Make us your home page

Today’s top headlines delivered to you daily.

(View our Privacy Policy)

Health line: Facelifts, chemical injections on the rise


Despite increasing consumer demand for less invasive procedures, facelifts are making a comeback, almost equally for men and women. The American Society of Plastic Surgeons reports this month that lifts had been on the decline since 2000, but nearly 116,200 of the procedures were performed in 2007. That represented an increase of about 14 percent for women and 16 percent for men since 2006. At the same time, procedures in which chemical compounds such as Botox, Restylane and Juvederm are injected into the face continued to rise, to more than 4.7-million procedures. Said society president Richard D'Amico, "Facelifts are critical to lift and reposition skin and underlying tissues, while injectables are vital for plumping and restoring volume."

The alligator, our new medical ally?

Louisiana State University researchers report that alligators have proteins in their blood that may provide antibiotics to fight infections associated with diabetic ulcers, severe burns and "superbugs" resistant to conventional medications. The proteins could also help weakened immune systems of AIDS patients and transplant recipients. In lab tests, the researchers report, tiny amounts of gator protein extracts killed a wide range of bacteria.

By the numbers

3.2 percent of U.S. adults, about 7.3-million people, say they follow a vegetarian-based diet.

0.5 percent, or 1-million, are vegans, eating no animal products.

53 percent say they eat a vegetarian diet to improve their health; more than one reason could be selected.

54 percent cited animal welfare.

Source: survey of 5,050 adults, for Vegetarian Times magazine (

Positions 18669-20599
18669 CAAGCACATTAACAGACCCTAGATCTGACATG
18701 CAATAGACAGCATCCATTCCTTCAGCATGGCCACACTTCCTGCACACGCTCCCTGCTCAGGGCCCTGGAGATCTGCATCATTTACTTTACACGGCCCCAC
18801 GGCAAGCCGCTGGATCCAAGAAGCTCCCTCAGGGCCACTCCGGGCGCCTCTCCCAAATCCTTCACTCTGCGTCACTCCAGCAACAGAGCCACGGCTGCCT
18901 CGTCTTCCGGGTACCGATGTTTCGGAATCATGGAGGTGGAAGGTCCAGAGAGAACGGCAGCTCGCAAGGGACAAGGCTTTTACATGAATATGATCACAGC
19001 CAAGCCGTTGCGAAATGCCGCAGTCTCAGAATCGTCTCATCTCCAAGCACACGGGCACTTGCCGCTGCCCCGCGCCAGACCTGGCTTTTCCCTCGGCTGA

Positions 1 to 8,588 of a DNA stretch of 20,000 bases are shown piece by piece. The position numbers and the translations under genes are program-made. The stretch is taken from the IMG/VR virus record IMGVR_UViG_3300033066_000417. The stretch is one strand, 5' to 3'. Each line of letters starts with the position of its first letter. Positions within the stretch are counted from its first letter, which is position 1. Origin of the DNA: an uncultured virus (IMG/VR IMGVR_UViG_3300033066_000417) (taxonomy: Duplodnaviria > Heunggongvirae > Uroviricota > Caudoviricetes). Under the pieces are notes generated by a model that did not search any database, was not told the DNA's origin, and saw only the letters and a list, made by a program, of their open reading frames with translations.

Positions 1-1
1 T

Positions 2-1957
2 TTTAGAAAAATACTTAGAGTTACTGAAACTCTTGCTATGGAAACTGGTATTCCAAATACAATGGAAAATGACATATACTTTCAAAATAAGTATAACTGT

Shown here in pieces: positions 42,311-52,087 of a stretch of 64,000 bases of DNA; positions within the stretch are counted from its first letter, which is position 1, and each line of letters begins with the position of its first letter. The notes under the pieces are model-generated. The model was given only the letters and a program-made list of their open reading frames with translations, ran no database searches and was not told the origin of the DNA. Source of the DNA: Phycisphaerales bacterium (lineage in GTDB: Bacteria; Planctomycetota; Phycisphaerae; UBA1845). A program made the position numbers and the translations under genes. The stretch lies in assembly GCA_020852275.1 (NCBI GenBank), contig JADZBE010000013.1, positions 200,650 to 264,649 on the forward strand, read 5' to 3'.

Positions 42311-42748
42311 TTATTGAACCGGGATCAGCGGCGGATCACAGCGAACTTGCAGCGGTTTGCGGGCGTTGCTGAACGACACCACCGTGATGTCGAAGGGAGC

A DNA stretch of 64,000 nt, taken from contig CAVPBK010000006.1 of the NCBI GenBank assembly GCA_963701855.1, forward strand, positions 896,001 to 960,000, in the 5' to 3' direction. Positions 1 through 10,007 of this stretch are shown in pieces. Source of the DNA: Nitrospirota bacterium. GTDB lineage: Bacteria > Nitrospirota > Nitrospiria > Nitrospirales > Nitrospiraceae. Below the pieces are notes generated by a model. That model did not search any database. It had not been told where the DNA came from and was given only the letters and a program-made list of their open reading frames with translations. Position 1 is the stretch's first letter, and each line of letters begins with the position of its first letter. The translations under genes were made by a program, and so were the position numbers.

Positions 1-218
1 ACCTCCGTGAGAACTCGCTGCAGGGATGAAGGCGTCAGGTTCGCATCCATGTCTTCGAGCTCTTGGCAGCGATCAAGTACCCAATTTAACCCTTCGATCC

Anxiety disorder is disabling, poll says

A new survey shows the estimated 15-million American adults with social anxiety disorder struggle in their personal lives but delay seeking help for more than a decade. Social anxiety disorder is a persistent, irrational fear of being scrutinized and negatively evaluated by others. Sufferers avoid social functions, intimacy and even work situations, for fear of humiliation. The survey was for the Anxiety Disorders Association of America. For more, visit

On the calendar

Today, 7:30 p.m., presentation on "Early Signs of Autism." Neill Broderick, consultant at the University of South Florida's Center for Autism and Related Disabilities, will speak. Free, at the Upper Tampa Bay Regional Library, 11211 Countryway Blvd., Tampa.

Compiled from Times staff, wires

Health line

Health line: Facelifts, chemical injections on the rise 04/21/08 [Last modified: Thursday, October 28, 2010 10:40am]
Photo reprints | Article reprints

© 2017 Tampa Bay Times


Join the discussion: Click to view comments, add yours

  1. Tonight: St. Petersburg's six City Council candidates face off


    ST. PETERSBURG — Politics took a break in Hurricane Irma, but now it's time for City Council races to get going. The Council of Neighborhood Associations is set to host a candidate forum for the six candidates vying for three council seats at stake in November.

  2. Rick and Tom podcast: Annoyance with the Cubs fans at Tropicana Field

    The Heater

    Tom Jones talks about how he shares Chris Archer's annoyance with all of the Cubs fans at Tropicana Field for Joe Maddon's return in the latest edition of our Rick and Tom podcast.

    "W" flags fly in the stands after the game between the Chicago Cubs and the Rays Tuesday at Tropicana Field in St. Petersburg. [WILL VRAGOVIC   |   Times]
  3. Oops: Florida Gators sent out wrong 2018 football schedule


    Well this is awkward.

    The Florida Gators, it turns out, released an incorrect 2018 football schedule on Tuesday. What they sent out (and I posted) differed from the master schedule …

  4. Fennelly: Joe Maddon's return must be bittersweet for Rays fans


    If you are a Rays fan, you might have left Tropicana Field a little down on Tuesday night.

    Joe Maddon got out at just the right time, as it turned out, Martin Fennelly writes.
  5. [National Hurricane Center]